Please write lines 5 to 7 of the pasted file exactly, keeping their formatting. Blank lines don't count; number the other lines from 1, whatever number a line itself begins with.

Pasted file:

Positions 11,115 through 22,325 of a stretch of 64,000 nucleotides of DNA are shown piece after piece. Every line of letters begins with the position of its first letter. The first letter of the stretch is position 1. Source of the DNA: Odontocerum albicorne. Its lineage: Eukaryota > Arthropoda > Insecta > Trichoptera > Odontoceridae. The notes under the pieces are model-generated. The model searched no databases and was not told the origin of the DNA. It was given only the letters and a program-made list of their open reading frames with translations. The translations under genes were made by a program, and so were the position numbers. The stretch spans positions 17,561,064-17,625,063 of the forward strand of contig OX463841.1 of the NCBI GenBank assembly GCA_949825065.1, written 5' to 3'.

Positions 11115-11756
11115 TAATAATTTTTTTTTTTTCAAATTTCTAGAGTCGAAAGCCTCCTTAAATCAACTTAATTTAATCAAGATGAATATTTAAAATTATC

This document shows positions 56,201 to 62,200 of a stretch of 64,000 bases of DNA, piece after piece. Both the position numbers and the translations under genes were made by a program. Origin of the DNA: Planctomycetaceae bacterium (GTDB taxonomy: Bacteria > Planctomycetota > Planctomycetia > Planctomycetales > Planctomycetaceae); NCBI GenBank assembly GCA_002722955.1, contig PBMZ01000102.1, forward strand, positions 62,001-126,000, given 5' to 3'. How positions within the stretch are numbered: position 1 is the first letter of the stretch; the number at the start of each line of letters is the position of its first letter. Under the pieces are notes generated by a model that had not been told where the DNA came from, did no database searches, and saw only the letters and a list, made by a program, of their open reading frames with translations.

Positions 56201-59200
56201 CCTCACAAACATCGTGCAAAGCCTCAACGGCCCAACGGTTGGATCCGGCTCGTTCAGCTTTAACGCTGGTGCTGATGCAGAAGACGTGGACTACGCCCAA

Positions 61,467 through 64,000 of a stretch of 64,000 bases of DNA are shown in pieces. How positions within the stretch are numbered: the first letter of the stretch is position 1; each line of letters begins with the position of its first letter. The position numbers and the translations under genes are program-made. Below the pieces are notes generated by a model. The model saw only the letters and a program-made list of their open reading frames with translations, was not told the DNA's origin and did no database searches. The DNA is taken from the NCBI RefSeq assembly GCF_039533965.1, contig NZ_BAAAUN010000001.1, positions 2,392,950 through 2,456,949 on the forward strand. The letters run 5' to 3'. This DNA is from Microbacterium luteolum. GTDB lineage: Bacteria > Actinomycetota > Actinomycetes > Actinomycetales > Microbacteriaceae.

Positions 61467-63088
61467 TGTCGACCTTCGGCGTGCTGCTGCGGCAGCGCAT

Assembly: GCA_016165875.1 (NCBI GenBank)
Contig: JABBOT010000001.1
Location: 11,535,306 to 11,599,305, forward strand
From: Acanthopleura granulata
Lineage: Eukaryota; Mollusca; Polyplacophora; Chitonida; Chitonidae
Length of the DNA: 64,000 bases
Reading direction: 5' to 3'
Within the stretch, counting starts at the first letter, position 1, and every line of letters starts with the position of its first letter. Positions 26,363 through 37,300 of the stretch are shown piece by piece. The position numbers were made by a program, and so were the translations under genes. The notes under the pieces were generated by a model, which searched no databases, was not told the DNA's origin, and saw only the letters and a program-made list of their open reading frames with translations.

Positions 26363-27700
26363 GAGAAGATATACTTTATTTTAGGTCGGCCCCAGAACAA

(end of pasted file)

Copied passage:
Positions 56201-59200
56201 CCTCACAAACATCGTGCAAAGCCTCAACGGCCCAACGGTTGGATCCGGCTCGTTCAGCTTTAACGCTGGTGCTGATGCAGAAGACGTGGACTACGCCCAA

Positions 61,467 through 64,000 of a stretch of 64,000 bases of DNA are shown in pieces. How positions within the stretch are numbered: the first letter of the stretch is position 1; each line of letters begins with the position of its first letter. The position numbers and the translations under genes are program-made. Below the pieces are notes generated by a model. The model saw only the letters and a program-made list of their open reading frames with translations, was not told the DNA's origin and did no database searches. The DNA is taken from the NCBI RefSeq assembly GCF_039533965.1, contig NZ_BAAAUN010000001.1, positions 2,392,950 through 2,456,949 on the forward strand. The letters run 5' to 3'. This DNA is from Microbacterium luteolum. GTDB lineage: Bacteria > Actinomycetota > Actinomycetes > Actinomycetales > Microbacteriaceae.